How did it come to be that StFX University got its start in Arichat?
In 1760 Britain conquered New France and one of the consequences of this development was to precipitate the exodus of priests from the colony. To add insult to injury, the new regime forbade religious orders from recruiting replacements. This came at a time when the Catholic population of the Maritimes was burgeoning.
It was not until the 1790s that the Canadian priesthood began to recover, but even then, the clerical shortage continued unabated. In addition, the problem of this dearth of priests was exacerbated by charlatans posing as priests and taking advantage of the scarcity of bishops to administer proper supervision.
It became obvious that without an effective method of supplying reliable priests, the hold of the Catholic Church in the New World would be substantially weakened. It was clear that the solution was the establishment of regional facilities to prepare young men to take Holy Orders.
In Nova Scotia and on Prince Edward Island, well-intentioned attempts were made to improve educational opportunities, but these attempts either failed or were short-lived. In 1802 Father Edmund Burke proposed a seminary in Halifax, however, an insufficiency of qualified teachers proved to be an insurmountable obstacle. Later Burke planned a seminary in St. Margaret’s Parish, Arisaig but he died and his dream with him.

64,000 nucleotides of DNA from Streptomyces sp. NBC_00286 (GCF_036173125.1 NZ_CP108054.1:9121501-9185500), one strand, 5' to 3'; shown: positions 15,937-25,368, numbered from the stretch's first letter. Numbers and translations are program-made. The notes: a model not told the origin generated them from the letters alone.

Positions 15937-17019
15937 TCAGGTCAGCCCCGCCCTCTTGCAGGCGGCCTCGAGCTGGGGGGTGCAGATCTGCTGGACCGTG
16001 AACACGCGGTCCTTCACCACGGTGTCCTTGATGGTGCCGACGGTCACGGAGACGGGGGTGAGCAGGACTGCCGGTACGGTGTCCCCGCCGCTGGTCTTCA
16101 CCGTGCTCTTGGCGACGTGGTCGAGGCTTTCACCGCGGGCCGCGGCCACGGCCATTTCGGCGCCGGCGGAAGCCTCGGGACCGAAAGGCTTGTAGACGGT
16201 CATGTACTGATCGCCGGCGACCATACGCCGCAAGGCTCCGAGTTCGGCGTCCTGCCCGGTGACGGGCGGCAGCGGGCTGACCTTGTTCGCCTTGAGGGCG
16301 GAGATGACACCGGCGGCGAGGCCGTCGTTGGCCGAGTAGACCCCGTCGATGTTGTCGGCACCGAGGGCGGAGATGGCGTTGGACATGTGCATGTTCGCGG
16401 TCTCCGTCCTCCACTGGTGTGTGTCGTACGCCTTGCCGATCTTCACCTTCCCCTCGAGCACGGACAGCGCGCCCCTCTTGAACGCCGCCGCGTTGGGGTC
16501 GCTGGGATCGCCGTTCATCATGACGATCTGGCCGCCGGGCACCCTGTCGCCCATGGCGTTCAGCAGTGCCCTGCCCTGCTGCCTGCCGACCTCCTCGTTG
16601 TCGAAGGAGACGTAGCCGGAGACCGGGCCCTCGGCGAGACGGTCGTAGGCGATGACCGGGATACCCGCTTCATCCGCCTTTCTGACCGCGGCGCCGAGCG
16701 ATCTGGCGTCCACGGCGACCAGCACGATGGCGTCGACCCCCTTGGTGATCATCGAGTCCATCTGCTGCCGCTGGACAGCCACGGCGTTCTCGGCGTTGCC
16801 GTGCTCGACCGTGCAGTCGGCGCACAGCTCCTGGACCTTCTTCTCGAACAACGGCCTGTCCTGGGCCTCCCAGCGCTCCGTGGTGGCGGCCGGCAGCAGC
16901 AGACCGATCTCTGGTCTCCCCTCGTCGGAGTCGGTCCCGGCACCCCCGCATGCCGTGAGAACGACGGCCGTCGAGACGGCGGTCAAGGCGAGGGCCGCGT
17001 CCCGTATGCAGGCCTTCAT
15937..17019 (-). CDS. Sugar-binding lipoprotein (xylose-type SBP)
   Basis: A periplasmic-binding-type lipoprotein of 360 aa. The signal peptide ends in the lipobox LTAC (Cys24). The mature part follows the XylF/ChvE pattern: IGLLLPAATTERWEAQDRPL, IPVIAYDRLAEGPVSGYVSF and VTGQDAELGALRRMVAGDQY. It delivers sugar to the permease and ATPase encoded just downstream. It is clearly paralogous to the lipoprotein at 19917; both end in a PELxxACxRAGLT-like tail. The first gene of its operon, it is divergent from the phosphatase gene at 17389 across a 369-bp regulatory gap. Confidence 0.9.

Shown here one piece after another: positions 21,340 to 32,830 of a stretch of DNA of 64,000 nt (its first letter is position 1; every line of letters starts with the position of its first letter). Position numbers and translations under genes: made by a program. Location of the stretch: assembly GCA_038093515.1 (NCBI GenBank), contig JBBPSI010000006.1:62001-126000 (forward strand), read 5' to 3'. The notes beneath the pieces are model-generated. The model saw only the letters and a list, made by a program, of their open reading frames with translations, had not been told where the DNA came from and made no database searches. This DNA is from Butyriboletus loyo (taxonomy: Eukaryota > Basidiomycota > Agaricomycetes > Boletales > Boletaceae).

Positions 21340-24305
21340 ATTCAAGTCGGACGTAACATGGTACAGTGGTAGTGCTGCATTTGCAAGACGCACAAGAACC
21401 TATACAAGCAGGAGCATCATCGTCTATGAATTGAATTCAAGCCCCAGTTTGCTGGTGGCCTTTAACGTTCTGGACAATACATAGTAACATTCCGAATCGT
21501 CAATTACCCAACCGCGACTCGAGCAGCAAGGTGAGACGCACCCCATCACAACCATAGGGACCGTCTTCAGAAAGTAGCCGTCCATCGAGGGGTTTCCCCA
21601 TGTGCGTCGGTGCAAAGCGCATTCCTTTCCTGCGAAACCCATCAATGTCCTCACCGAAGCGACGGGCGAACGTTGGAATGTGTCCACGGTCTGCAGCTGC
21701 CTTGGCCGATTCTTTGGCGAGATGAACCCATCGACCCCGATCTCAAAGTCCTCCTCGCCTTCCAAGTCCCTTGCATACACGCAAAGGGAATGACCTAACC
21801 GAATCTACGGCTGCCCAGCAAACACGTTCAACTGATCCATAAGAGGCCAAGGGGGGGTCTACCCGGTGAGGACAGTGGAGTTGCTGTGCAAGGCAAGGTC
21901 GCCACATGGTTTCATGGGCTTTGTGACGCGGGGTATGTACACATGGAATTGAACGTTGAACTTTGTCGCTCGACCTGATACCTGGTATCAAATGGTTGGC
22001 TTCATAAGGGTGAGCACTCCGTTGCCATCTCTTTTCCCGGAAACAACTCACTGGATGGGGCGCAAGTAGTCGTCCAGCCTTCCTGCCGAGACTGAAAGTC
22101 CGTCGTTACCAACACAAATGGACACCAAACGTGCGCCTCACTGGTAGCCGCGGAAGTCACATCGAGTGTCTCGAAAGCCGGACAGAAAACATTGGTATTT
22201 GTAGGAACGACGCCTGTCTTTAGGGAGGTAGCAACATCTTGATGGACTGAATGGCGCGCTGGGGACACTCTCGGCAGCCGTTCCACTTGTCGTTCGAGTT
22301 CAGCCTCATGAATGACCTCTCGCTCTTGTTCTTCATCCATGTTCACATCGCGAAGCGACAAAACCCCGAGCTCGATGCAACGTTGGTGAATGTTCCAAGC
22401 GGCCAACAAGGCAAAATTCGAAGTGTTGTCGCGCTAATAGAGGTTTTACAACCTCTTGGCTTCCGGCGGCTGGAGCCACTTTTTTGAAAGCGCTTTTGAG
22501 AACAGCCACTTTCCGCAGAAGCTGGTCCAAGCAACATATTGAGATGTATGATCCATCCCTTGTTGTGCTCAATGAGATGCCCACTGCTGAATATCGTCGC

In 1831 Bishop Angus Bernard MacEachern of Prince Edward Island realized a sort of high school/junior college to prepare boys for seminary studies but a scarcity of funds led to the demise of this school. Coincidentally, a similar situation occurred at Arichat during the pastorship of Father John Chisholm. The busy seaport supported an academy from 1833 to 1841 when financial pressures forced Father Chisholm to take unusual measures to save his school. He secured a cargo of farm produce to sell in Newfoundland, but the ship was lost at sea as was Father Chisholm.
In 1851 Rev. Dr. Colin Francis MacKinnon D.D., Ph.D. was appointed second bishop of the Diocese of Arichat following the death of William Fraser, the first bishop. MacKinnon was dynamic and progressive; he recognized the urgent need for priests and thus the importance of providing educational opportunities to prepare young men for the priesthood. At that time clerical candidates had to travel to Quebec or Rome for training.
Almost immediately, MacKinnon set to reviving the academy concept developed by Father Chisholm. Economic conditions had improved and Arichat had become a bustling seaport with some 1,000 citizens and more registered ships than any other port in the province, with the exception of Halifax.
A distinguished, disused manor house owned by a leading resident named Clement Hubert was procured but financing the new institution proved to be a daunting challenge. Bishop MacKinnon secured the support of the French lay missionary society called the Association for the Propagation of the Faith.
Then, turning his attention to the provincial government, he corresponded with Joseph Howe, the provincial secretary, arguing successfully that the new school would fulfill the provisions of the School Act relating to academics just as the Arichat Academy had, and thus, was eligible for an annual 100-pound grant. And so, the first classes of St. Francis University began on July 20, 1853 at Arichat.